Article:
For example I was recently quoted an Ohio municipal 10 year bond, Aa2 rated and insured, a ten year maturity, and a 3.655% yield to maturity. That is a federal and state tax free interest rate. If interest rates do go up ½%, the face value of the bond will drop below purchase price for the first 3 ½ years or so. But by year 5 the bond should be back to what an investor would pay for it today. So in effect, your 10 year bond has come a 5 year bond – paying 3.655% tax free. That is a pretty good deal.
If you own bonds and want to know when an optimum time would be to sell them, contact my office and we will run the analysis for you. If you need more income, or just want to diversify but don’t know where to go, give us a call and we can explain what bonds can do for you, even at a time when everyone is cashing in on their bond funds.
I was recently interviewed by Robert Margetic of Web Talk Radio for a piece on “The New Retirement – Its Your Attitude” The segment discusses new thinking that retirees must adapt to for a successful financial retirement.
The markets have had a very nice rally since mid July when Mario Draghi, ECB Head, gave a speech indicating that the ECB will do “whatever it takes” to keep the Euro together.
This week has brought a modest pause to the advance. The question now becomes, “Is this a pause, or the beginning of the end to the rally?” Unfortunately, in today’s politically charged environment judgment can be clouded. And global events certainly add an additional interesting backdrop for today’s investors.
The chart below is from http://www.chartoftheday.com. The chart plots all major market rallies of the last 111 years. Each blue dot represents the rally’s total return and the length of the rally. The “You Are Here” dot is in the bottom left corner.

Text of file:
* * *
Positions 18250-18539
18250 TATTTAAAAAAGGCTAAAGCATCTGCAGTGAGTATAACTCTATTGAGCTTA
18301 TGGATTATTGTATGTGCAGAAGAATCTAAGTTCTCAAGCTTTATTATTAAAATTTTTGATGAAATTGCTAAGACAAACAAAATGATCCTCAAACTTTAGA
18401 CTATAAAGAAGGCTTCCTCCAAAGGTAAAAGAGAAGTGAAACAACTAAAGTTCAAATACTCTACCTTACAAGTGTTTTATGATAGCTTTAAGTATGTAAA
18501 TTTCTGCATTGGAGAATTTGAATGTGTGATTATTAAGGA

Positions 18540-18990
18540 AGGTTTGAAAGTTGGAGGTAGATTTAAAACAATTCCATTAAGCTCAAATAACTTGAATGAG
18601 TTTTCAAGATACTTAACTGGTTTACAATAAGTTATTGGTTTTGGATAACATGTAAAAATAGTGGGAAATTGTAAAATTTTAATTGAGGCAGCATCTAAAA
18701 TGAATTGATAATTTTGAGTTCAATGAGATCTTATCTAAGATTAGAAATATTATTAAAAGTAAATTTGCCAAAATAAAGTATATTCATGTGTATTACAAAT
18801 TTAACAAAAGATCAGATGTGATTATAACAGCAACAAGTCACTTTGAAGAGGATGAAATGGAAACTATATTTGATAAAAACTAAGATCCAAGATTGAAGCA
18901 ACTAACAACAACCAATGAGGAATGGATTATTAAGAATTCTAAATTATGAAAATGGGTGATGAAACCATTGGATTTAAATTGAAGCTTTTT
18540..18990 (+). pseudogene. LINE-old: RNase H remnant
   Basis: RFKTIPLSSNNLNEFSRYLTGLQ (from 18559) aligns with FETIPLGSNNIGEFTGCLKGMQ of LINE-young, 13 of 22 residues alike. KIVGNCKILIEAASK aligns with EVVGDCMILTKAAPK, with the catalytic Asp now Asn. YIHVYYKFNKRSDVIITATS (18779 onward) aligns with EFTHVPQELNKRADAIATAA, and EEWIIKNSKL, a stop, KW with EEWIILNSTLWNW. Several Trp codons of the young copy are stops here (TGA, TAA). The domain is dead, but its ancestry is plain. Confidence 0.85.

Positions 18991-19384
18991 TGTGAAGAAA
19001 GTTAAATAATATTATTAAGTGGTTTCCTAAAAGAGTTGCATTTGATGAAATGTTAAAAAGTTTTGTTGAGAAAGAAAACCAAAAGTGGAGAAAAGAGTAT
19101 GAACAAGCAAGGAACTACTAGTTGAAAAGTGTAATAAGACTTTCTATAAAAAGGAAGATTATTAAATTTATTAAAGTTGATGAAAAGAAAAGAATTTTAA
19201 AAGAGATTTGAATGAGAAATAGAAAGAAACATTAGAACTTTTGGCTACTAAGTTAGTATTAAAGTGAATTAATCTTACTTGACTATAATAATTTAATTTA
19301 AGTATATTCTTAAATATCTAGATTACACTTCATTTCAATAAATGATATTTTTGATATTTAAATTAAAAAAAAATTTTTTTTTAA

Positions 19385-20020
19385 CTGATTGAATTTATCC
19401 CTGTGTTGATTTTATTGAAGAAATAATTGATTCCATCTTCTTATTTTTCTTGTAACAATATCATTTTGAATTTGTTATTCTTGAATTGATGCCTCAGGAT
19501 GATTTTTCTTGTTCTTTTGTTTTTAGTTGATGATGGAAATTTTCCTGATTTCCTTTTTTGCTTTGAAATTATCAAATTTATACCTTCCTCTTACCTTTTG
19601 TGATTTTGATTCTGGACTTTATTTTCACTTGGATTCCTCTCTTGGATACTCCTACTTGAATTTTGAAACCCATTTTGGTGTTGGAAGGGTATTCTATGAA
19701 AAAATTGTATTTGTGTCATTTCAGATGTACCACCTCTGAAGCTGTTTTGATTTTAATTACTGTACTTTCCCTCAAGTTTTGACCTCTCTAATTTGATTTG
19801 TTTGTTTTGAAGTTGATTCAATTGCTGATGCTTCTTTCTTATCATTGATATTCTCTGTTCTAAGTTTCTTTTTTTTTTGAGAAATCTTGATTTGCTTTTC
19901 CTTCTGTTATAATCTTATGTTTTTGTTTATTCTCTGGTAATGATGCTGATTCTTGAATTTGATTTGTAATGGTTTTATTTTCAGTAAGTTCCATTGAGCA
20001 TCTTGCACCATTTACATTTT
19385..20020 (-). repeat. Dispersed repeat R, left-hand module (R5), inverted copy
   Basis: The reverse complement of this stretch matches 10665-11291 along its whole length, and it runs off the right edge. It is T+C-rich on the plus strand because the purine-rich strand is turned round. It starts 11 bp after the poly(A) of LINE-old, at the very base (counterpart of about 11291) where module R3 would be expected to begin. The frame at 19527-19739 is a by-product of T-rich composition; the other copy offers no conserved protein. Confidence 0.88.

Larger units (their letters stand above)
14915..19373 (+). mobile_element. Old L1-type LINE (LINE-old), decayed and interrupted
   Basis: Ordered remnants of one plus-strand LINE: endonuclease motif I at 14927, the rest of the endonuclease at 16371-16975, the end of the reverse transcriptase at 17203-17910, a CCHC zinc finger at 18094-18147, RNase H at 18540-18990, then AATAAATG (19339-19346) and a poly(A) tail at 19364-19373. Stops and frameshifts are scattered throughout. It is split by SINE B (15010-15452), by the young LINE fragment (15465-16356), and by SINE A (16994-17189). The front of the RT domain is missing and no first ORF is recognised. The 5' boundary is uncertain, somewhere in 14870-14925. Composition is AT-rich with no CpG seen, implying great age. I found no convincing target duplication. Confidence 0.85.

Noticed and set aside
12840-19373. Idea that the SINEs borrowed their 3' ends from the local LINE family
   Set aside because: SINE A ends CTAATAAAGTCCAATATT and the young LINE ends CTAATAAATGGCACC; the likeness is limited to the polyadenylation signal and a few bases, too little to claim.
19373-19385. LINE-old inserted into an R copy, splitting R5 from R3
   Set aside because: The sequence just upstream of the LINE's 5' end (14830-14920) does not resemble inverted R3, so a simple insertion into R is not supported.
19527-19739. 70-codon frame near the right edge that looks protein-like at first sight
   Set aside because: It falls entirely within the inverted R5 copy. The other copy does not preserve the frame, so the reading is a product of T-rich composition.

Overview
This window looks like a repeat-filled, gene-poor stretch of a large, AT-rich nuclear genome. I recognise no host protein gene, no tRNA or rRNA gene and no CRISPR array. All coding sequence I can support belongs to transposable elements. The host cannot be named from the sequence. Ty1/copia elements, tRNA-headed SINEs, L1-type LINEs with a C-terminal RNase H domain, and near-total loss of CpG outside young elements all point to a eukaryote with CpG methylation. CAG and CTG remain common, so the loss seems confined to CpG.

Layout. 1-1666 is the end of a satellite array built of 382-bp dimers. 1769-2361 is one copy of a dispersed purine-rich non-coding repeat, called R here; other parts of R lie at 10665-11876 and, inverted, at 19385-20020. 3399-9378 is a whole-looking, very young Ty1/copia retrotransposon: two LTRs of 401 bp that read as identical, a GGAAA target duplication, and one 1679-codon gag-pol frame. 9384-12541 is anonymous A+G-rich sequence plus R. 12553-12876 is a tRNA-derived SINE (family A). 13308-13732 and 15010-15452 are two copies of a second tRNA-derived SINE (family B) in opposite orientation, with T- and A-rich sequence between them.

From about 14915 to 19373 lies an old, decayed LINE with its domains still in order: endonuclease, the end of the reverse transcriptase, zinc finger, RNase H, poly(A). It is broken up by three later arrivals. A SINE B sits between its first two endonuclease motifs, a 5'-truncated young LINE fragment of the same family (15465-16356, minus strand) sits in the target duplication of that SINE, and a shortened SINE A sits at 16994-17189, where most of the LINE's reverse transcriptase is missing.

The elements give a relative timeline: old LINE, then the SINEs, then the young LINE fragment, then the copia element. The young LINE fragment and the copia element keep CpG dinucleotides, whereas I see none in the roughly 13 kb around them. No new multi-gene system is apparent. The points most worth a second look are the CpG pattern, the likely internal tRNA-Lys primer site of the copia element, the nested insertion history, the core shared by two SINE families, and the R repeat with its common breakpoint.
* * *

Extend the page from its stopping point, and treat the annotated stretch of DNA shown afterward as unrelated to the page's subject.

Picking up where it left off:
The question I am asked frequently is whether the market is “too high” since we are approaching all time highs. From the chart below, it is evident that, by historic market rally standards, this rally has just begun.
Unfortunately, investing is never that clear cut.
If you look just above the “You Are Here” dot, you’ll see the label for “2002”. The post “tech wreck” rally was slightly less in return and slightly longer in duration than where we are now. And as we all now know, the 2002 – 2007 rally ended most unhappily.
Conclusion: If this is another “Bear Market Rally” i.e. Similar to the 2002 – 2007 rally, we are likely looking at an over extended market.
But if this is truly the beginning of a new market cycle, then we are just at the beginning.
Over the weekend I’ll work on a new post outlining our current strategy as we head into the years final quarter.
Bottom Line: There is plenty of time for patience to pay off. Being conservative is not such a bad idea. More aggressive investors might want to start looking at building there “market rally” portfolio, if they haven’t done so already. With cash on the sideline, I think it would be prudent to see how earnings season plays out before committing. If in the market, I’d plan an exit strategy now
Our portfolios have lagged the overall market since mid-June when the recent market rally started. The portfolios have continued to hold our “low beta” selection of dividend paying stocks and ETF’s.